“What makes this special, is that the NCL does not only comply with international ISO/IEC standards for pharmaceutical testing, but also with the additional GMP standards required by a pharmaceutical manufacturer. This means that the NCL must ensure that all its operations, including everything from the way documents are compiled and stored, to the maintenance of equipment and infrastructure as well as staff competency, are performed according to international guidelines.”

All NCL staff share vision of excellence

Prof Litthauer said the NCL has a staff complement of 15 technical, administrative, and support staff.  Four staff members have PhDs, and the rest of the technical staff have master’s or bachelor’s degrees or are trained as medical technologists. “At the moment, our biggest problem is to get enough suitable space to expand our testing,” he said.

Prof Litthauer said, “All the staff members at the NCL share the vision of excellence, which makes this kind of achievement possible.”
The NCL will host the third annual meeting of the WHO NCL Network in November of this year and will then be reassessed again by the WHO as part of the normal three-year cycle of assessments.  

News Archive

Kovsie community pledge to advance equality and eradicate racism
2015-04-15

Photo: Johan Roux

Photo Gallery 
Speech by JC van der Merwe

On Monday 13 April 2015, the University of the Free State drew a line in history. Staff and students united in a singular vision: equality.

Since March 2015, the Institute for Reconciliation and Social Justice, together with the SRC, has launched the No-to-Racism/Yes-to-Equality Campaign across all three campuses with tremendous success. This campaign has now reached a high point at which the Kovsie community pledge their commitment to entrenching a culture of equality at the university. The first pledge ceremony took place on 13 April 2015 at the Bloemfontein Campus. Kovsies thronged to place their inked thumbprints on pledge posters in an inspirational show of solidarity.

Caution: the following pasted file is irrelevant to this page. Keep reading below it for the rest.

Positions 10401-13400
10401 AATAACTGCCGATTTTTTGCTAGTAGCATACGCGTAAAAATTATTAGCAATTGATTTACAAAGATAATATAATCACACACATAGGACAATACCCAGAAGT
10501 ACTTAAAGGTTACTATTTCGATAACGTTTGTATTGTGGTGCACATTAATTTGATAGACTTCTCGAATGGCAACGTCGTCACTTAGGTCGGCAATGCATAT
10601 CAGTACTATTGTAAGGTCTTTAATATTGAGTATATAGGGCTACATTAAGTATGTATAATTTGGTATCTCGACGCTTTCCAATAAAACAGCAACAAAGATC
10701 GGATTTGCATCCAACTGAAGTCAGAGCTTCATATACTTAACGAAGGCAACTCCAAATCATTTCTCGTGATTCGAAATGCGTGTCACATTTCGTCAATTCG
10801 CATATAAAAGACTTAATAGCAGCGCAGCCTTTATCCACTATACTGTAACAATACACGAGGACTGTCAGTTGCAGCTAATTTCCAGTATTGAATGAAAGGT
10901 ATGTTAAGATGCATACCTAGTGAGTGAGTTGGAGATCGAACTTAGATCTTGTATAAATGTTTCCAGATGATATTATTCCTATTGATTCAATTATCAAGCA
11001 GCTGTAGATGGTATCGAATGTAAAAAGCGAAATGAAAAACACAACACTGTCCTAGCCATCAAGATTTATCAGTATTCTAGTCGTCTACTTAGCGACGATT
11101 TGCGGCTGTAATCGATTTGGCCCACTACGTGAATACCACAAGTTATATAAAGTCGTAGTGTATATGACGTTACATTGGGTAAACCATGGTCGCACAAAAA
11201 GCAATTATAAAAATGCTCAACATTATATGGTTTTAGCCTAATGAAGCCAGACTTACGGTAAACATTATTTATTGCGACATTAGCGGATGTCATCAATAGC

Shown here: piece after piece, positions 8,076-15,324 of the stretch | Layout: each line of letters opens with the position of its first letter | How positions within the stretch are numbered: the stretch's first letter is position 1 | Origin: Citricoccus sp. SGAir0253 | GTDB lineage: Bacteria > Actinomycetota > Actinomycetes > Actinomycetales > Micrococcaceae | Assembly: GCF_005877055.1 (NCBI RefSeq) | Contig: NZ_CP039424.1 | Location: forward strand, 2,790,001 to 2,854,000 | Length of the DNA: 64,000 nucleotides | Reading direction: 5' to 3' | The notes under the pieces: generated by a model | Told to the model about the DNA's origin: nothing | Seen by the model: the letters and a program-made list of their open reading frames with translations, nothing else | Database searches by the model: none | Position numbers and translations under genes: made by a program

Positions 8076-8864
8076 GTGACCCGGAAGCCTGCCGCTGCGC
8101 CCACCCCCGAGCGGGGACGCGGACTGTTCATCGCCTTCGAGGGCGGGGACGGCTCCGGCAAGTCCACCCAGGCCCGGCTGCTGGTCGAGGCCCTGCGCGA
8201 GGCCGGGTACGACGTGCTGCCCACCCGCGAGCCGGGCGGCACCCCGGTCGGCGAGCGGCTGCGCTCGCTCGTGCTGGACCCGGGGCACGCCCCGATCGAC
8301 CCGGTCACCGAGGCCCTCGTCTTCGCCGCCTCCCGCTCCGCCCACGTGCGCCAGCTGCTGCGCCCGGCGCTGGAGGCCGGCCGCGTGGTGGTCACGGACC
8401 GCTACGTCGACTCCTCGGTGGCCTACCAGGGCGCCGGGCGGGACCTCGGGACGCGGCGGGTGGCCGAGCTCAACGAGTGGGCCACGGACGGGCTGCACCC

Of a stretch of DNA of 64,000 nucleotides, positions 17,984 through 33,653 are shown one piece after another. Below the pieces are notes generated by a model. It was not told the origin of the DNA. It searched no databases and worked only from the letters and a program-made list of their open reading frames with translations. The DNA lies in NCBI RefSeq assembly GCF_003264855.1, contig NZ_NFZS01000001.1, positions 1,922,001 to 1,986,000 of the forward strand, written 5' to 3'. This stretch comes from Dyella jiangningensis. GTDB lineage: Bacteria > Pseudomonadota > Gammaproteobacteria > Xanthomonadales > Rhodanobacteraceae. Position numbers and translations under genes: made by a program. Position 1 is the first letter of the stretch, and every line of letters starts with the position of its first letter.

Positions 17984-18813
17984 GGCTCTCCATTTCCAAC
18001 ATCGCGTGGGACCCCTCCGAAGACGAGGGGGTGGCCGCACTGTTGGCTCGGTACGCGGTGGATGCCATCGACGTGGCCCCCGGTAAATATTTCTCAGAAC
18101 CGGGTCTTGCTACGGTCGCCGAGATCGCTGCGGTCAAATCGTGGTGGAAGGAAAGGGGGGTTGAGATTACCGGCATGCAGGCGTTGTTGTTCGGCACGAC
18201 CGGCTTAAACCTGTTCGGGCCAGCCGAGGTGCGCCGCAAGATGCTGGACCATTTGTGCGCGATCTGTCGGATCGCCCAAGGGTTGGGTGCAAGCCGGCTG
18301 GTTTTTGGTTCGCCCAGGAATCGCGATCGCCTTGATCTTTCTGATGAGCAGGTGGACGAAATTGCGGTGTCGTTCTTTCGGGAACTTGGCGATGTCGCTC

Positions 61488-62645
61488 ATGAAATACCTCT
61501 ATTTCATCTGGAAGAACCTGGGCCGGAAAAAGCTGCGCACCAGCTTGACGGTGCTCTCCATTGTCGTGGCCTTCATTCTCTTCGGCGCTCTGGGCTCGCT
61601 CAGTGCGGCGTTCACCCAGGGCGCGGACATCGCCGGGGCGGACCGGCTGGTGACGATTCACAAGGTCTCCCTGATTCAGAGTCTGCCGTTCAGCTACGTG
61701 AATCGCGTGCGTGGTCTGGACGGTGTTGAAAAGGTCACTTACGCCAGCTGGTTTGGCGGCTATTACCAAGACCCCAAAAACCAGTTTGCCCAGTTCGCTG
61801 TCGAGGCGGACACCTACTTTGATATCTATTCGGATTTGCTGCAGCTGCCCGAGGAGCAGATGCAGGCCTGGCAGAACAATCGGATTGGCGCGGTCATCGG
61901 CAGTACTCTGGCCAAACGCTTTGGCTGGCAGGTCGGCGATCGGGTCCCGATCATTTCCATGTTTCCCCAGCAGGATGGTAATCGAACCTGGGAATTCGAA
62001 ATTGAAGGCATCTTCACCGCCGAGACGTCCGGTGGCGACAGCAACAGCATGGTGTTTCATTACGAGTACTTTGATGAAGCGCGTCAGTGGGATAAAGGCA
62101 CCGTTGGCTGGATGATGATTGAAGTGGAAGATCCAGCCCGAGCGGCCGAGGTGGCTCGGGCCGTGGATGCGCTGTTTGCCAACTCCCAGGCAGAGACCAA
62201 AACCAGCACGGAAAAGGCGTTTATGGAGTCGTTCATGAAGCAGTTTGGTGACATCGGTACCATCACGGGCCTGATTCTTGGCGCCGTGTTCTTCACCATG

“The key to transformation,” Prof Jonathan Jansen, Vice-Chancellor and Rector of the UFS, said, “is putting yourself in the shoes of the other person.” When you look past yourself and acknowledge others’ experiences, the world starts to look different. A pledge, Prof Jansen continued, is a solemn promise – not only to stop bad behaviour, but to go forward resolutely with good behaviour. “You do not change a campus, you do not change a country, without being courageous,” Prof Jansen said.

The message from Mosa Leteane, President of the Student Representative Council (SRC), echoed the same belief. “Today,” Leteane said, “the UFS takes a bold and courageous step toward equality.” This new generation, which includes young people from all races, has started a new revolution. A generation that says no to discrimination and yes to equality. “We cannot afford to be ignorant or indifferent,” Leteane urged.

The remaining two campuses will also have an opportunity to publically pledge their support on the following days:
Qwaqwa Campus: Wednesday 15 April 2015
South Campus: Friday 17 April 2015

To enable the university to go beyond dialogues and consultation towards active decision-making, a University Assembly will be held on Tuesday 28 April 2015. The assembly will serve as a space for critical engagement among all university stakeholders to focus on issues such as symbols, policies, practices, and curriculum. Staff and students are encouraged to submit matters for discussion to JC van der Merwe (vdmjc@ufs.ac.za) before 22 April 2015.

The No-to-Racism/Yes-to-Equality Campaign is aligned with the declaration made by the UFS Council in November 2014, in which it states that “the Council of the University of the Free State believes very strongly in the human dignity, equality, and freedom of all people.”